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The five: extinct megafauna

The five: extinct megafauna
Fossilised remains of Pachystruthio dmanisensis have been discovered in Crimea. Photograph: Andrey Atuchin/PA

Pachystruthio dmanisensis

Last week, researchers published a paper about the remains of a giant flightless bird found in a Crimean cave. Pachystruthio dmanisensis is believed to be from a family of prehistoric birds with powerful legs and large beaks, present across North America, Asia and Europe. The gigantic creature could grow to 3.5 metres in height and weigh about 450kg. By contrast, the ostrich is the largest living flightless bird and can reach 2.7 metres and weigh 150kg. The exact reason for Pachystruthio’s extinction is unknown, though it may have been due to some of the deadliest predators of the last ice age.

Glyptodon

Glyptotherium arizonae, a North American relative of the armadillo. Photograph: Alamy

Glyptodon was a genus of a supersize, distant relative of today’s armadillos. They lived in North and South America between 5.3m and 12,000 years ago and were encased from head to tail in a thick protective shell. Evidence suggests they were driven to extinction by a combination of climate change and hunting, as humans used their shells for shelters.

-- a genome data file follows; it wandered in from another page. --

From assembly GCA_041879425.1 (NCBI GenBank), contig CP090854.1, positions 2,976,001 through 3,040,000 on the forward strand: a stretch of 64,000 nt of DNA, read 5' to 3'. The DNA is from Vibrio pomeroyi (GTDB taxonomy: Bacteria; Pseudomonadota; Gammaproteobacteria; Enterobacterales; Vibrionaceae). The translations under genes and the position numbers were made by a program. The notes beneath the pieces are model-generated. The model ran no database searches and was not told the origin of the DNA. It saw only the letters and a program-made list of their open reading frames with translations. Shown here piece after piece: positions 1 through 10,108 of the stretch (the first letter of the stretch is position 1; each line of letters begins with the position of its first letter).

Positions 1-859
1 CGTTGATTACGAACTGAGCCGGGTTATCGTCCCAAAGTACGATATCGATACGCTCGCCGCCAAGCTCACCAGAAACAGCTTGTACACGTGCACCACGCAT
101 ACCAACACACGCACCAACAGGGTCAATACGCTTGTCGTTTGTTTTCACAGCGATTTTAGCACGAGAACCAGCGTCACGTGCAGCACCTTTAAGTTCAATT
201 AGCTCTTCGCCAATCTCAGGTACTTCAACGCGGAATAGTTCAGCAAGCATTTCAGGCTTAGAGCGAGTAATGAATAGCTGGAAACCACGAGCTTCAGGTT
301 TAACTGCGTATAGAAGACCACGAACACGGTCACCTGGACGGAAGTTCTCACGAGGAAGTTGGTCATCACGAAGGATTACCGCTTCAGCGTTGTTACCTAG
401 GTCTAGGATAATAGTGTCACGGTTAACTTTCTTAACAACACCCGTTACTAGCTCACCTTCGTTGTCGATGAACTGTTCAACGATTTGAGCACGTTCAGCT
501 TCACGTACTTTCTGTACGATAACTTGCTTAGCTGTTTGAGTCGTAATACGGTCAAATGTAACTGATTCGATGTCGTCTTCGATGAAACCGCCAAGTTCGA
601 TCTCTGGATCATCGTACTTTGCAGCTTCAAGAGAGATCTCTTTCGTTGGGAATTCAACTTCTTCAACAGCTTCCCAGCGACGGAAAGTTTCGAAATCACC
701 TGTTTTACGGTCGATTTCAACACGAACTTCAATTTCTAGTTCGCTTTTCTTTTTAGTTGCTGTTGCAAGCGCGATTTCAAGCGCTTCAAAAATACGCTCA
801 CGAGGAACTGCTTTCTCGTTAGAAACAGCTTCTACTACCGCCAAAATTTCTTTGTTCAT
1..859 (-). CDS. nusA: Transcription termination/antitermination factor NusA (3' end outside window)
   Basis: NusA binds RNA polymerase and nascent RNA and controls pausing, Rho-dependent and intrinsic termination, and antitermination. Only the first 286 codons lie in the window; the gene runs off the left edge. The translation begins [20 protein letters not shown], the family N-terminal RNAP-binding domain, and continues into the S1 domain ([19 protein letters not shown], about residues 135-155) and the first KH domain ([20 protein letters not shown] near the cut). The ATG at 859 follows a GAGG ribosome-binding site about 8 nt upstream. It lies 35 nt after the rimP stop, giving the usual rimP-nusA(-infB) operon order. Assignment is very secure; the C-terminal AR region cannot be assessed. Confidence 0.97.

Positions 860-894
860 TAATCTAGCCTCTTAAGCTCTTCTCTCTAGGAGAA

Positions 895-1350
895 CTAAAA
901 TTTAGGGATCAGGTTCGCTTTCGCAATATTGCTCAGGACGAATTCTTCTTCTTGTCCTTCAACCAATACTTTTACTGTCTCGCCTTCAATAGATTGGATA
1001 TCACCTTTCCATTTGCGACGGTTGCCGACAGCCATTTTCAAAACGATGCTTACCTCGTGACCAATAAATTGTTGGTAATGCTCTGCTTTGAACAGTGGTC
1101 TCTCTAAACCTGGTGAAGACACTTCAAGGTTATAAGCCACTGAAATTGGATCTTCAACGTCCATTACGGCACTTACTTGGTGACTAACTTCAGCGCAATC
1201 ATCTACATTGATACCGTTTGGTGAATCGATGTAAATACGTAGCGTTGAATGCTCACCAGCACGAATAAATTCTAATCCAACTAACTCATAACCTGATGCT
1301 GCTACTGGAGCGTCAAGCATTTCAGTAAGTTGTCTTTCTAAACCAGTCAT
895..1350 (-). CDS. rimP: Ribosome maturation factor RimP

Short-faced bear

A short-faced bear could run at speeds of up to 40mph. Photograph: Stocktrek Images/Alamy

This enormous bear lived in North America between 2m and 11,000 years ago. Despite its name, it did not have a particularly short face – it just seems small in comparison to its giant limbs. Its long legs enabled it to run at speeds of up to 40mph to hunt down its prey, which included wild horses. The bear would have been roughly 3.3 metres tall on its hind legs and weighed between 700 and 800kg. Competition from other species, including humans, is thought to have played a part in its disappearance.

Mammoth

Lyuba, a 42,000-year-old baby mammoth, at the Museum of the World Ocean, Kaliningrad, Russia. Photograph: ITAR-TASS News Agency/Alamy

Remains of mammoths have been found on all continents except Australia and South America. The woolly mammoth is the best-known of the species, and evidence suggests that small populations survived in North America until approximately 10,500 to 7,600 years ago. They could grow up to 4 metres in height and weigh 6,000kg. Extensive hunting by humans and a lack of genetic diversity pushed this relative of the elephant to extinction.

Megalodon

The Megalodon shark grew to three times the length of today’s great white shark. Photograph: Corey Ford/Alamy

Thought to be the largest shark that ever lived, its remains have been found on every continent except Antarctica. Megalodon lived between 23m and 2.6m years ago. It grew up to 18 metres in length (the largest recorded great white shark is 6.1 metres). It was originally thought Megalodon died out because of falling sea temperatures linked to climate change. However, research conducted in 2016 has led scientists to conclude that the evolution of the food chain and increased competition may have been the primary factors in its extinction.

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